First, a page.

One has to wonder if umpires have just decided to stop enforcing Japan’s home plate collision rule, which clarifies existing obstruction rules, and prohibits fielders from being in the basepath even with the ball in hand where a runner is trying to score.
On Tuesday, Tatsuhiro Tamura was blocking home plate with his foot and did so without the ball in hand, which is pretty clearly obstruction.
There is no reason Tamura couldn’t have left a lane to home plate open and made the tag the way fielders at every other base. He had time, and this may have been the reason for the dumb-ass decision–that Tamura didn’t need to obstruct the runner in order to make the tag.
The play was reviewed on video at the request of Orix skipper Satoshi Nakajima, a former catcher, and crew chief Tetsuya Shimada ruled there was no violation of the collision rule. What’s needed in such a case, to be fair, is the reason why the umps believe there was no infraction, because if they see it, they presumably have a better reason than, “we don’t agree with the rule.”
Do they think the runner has a direct path to the base? Did catching the ball require his foot to be blocking off the plate? I’d love to hear what they have to say about it.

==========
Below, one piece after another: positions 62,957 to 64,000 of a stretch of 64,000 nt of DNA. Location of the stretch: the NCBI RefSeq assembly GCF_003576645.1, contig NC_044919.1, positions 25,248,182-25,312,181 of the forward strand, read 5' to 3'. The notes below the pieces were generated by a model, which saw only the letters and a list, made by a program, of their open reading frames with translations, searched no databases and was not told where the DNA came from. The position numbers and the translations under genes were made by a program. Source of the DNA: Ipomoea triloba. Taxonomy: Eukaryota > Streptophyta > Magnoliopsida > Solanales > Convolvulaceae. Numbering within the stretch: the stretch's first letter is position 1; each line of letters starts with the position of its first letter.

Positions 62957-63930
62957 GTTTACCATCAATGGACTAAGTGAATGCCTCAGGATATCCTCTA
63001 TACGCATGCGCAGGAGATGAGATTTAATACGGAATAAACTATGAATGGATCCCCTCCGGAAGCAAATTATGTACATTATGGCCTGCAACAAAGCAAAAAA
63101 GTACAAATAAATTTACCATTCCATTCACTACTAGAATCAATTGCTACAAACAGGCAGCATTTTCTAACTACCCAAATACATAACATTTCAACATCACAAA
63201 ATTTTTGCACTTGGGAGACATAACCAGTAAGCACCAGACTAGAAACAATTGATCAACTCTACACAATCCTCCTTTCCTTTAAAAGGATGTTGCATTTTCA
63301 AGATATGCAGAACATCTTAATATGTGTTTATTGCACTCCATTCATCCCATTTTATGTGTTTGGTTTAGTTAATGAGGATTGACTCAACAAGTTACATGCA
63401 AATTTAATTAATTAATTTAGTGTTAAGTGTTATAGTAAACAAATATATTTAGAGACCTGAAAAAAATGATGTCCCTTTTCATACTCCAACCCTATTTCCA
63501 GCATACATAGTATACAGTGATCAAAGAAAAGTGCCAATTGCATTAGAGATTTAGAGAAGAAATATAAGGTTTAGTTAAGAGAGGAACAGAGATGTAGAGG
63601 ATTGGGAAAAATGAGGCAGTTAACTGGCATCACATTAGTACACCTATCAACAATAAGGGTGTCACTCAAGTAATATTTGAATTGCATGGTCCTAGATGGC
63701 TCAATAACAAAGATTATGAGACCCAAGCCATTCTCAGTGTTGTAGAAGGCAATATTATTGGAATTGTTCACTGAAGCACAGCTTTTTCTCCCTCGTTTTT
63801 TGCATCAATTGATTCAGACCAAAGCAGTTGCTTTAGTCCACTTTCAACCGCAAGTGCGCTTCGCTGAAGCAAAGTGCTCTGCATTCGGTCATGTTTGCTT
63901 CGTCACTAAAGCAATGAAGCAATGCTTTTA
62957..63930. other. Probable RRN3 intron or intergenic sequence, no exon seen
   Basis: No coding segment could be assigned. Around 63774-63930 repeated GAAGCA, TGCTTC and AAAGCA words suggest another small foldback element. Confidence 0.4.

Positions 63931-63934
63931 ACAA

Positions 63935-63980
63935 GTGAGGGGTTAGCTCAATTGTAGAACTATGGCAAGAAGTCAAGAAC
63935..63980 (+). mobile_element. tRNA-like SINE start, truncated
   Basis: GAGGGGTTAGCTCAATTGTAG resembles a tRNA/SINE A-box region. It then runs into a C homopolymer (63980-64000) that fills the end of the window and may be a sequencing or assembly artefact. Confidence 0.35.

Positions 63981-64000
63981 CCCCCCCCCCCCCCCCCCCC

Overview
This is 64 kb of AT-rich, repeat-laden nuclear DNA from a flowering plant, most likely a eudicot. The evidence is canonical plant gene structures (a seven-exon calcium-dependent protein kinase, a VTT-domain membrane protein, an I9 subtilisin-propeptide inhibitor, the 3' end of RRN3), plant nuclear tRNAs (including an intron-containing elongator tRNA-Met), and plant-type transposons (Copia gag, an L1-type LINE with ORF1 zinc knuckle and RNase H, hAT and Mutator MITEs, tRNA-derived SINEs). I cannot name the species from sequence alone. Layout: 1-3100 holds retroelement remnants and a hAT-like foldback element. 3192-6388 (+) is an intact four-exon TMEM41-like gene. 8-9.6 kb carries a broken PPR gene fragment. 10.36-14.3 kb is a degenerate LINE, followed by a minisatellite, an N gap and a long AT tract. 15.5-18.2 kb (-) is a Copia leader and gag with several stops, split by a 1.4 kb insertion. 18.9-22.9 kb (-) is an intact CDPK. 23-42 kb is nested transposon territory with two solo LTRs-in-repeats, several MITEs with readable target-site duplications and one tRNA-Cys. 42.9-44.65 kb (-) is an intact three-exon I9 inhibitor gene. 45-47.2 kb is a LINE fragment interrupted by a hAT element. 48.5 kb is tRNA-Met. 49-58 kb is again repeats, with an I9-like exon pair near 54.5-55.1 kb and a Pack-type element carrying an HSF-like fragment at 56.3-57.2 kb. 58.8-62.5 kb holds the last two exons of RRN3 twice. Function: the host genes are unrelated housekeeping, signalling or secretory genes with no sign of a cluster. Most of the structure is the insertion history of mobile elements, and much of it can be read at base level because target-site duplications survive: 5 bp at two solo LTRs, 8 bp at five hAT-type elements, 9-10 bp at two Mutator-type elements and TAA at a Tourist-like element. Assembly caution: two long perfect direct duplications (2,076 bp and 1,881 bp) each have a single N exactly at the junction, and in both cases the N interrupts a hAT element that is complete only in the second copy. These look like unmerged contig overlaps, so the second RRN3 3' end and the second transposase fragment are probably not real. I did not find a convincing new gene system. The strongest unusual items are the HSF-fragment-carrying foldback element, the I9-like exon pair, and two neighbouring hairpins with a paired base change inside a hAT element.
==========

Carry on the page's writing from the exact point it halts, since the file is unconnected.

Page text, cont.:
By doing this, the umpires are reducing the burden on catchers to make tags, which is why the collision rules were needed in the first place.
Ten years ago, umpires allowed catchers to forgo tags. Catchers were allowed to cover the base, catch the ball before or after the runner slid into his shin guard — or lowered a shoulder — and as long as the catcher held on to the ball, no tag was necessary.
I suspect the only way to get the umpires to actually rule that a catcher is blocking the plate is for a runner to throw an elbow in an effort to touch the base. Until that happens, the umps appear happy just to ignore what’s in front of their faces.